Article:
Epic VP: PS4, Xbox 720 to 'fully embrace' free-to-play games
If Epic Games VP Mark Rein is to be trusted, Sony and Microsoft will are both ready to go all-in on the growing trend that is free-to-play gaming. The two competing platform holders are slowly experimenting with the concept -- Sony currently offers free-to-play games such as DC Universe Online and Dust 514 on the PS3, while Microsoft has Happy Wars and the upcoming Ascend game. So the idea that we'll see a lot more of these types of games in the future is not out of the question.
Speaking at the UK's Game Horizon conference, Rein addressed the idea of free-to-play on consoles.
"The next-gen consoles are going to be fully embracing the free-to-play and these IAP-type business models," Rein said, "So in case you don't know that I'm putting that out there. Sony and Microsoft are both going heavily in that area."
When his statement was called into question, Rein reiterated, "I'm telling you what they're telling developers."
Unfortunately, games with the "free-to-play" label oftentimes have a negative connotation associated with them. Mobile games are a big contributor to the belief that free-to-play is just a money scheme. But if you look around the industry of late, you'll notice a considerable amount of quality games that are completely free-to-play. League of Legends is just one that comes to mind, and is probably the best example, although it's currently only available on PC. This game costs you absolutely nothing to download and play, and the only thing that really requires you to spend money are the character skins (costumes) -- and those are purely for aesthetic. Other than that, you can compete and play with others with no handicap.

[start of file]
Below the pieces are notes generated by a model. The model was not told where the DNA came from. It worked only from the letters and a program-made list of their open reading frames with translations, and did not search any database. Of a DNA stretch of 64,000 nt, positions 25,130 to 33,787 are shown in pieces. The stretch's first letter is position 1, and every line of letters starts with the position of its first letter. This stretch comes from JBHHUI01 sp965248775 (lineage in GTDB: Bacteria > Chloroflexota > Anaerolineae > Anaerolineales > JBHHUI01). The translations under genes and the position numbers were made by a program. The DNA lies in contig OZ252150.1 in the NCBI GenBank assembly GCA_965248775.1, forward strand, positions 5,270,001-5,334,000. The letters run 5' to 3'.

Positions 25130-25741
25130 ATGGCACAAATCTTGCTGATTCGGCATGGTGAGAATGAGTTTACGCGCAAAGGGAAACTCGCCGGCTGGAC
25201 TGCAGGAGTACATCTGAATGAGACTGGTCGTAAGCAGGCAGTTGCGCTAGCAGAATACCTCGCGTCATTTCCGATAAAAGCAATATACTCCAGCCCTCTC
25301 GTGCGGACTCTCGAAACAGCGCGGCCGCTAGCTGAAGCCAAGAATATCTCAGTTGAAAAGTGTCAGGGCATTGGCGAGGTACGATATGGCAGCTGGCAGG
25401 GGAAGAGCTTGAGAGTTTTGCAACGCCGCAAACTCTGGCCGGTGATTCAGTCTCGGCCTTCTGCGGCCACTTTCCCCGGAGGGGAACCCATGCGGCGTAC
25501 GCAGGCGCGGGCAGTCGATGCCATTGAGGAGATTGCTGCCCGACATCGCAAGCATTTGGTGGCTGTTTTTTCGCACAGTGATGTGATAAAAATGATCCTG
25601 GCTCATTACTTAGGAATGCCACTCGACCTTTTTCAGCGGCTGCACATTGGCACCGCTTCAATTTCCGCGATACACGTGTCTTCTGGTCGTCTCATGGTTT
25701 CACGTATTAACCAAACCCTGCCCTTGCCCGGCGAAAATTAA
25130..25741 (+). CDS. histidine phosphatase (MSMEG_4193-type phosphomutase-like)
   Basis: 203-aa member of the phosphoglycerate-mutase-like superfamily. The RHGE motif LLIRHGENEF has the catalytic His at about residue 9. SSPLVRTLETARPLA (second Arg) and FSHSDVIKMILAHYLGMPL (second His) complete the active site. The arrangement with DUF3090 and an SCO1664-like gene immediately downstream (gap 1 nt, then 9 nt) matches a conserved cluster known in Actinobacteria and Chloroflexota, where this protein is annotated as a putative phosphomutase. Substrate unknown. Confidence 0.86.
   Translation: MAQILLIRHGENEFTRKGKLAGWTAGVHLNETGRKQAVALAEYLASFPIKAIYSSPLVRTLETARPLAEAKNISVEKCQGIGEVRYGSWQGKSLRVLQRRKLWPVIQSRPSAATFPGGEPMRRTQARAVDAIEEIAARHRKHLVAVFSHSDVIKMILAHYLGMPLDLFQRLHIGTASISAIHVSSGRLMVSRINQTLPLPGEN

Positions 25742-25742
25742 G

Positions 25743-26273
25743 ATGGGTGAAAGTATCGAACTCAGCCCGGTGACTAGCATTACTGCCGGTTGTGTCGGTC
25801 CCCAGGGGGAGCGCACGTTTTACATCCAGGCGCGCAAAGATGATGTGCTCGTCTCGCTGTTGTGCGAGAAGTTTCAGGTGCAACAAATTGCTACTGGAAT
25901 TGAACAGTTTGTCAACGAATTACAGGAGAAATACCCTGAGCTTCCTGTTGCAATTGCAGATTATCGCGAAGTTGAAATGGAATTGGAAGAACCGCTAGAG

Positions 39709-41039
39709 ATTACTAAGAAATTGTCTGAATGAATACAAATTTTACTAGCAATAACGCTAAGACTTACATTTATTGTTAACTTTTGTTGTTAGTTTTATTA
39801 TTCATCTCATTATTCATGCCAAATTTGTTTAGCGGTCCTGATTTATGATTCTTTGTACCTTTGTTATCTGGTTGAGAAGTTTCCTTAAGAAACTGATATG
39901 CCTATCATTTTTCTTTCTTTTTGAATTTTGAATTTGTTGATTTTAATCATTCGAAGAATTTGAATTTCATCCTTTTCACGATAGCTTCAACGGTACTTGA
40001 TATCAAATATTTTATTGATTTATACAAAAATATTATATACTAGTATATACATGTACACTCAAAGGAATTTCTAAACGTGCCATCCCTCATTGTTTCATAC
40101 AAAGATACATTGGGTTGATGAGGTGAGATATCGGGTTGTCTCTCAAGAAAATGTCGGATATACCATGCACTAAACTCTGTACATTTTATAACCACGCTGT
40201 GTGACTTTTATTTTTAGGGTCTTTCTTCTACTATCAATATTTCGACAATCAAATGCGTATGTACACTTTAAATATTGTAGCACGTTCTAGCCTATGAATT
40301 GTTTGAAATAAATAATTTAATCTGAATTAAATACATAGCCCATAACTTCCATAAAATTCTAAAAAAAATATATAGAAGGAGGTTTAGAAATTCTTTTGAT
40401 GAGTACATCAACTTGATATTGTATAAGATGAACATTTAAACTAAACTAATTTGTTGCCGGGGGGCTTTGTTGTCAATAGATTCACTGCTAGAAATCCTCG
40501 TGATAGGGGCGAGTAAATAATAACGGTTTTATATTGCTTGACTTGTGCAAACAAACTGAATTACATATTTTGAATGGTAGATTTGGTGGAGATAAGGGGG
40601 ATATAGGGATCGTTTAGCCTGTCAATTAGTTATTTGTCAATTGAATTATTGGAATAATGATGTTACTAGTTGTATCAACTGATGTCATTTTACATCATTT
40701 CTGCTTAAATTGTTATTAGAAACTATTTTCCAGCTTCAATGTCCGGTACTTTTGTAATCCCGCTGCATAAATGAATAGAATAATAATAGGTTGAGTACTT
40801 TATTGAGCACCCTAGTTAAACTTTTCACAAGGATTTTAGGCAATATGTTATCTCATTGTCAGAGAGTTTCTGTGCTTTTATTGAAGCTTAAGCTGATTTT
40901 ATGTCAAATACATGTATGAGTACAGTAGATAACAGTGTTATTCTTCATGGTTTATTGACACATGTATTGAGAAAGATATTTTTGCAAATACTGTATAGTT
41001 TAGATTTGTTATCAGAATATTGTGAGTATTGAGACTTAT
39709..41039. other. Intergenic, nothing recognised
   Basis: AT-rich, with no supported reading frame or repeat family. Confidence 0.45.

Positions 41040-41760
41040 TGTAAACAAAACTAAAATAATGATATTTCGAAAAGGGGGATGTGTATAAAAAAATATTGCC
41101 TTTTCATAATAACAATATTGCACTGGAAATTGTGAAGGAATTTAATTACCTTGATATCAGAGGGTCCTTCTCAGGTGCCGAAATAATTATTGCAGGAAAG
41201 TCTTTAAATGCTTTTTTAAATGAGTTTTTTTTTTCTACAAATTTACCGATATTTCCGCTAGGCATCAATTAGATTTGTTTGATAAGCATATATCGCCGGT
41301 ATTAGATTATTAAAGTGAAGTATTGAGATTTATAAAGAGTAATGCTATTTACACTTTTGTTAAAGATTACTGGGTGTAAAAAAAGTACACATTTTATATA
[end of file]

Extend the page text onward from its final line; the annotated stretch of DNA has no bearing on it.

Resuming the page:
Of course, as with any transition, there will be an adjustment period. Not all traditional publishers will have an easy time adjusting to this new business model and, as a result, I'm sure we'll get a games that screw up the system. But overall, I think an assortment of free-to-play games could be good for the industry. I'm sure EA, who already nickels-and-dimes gamers with a full $60 game plus microtransactions will have a hard time with a concept that the base game can be downloaded for free.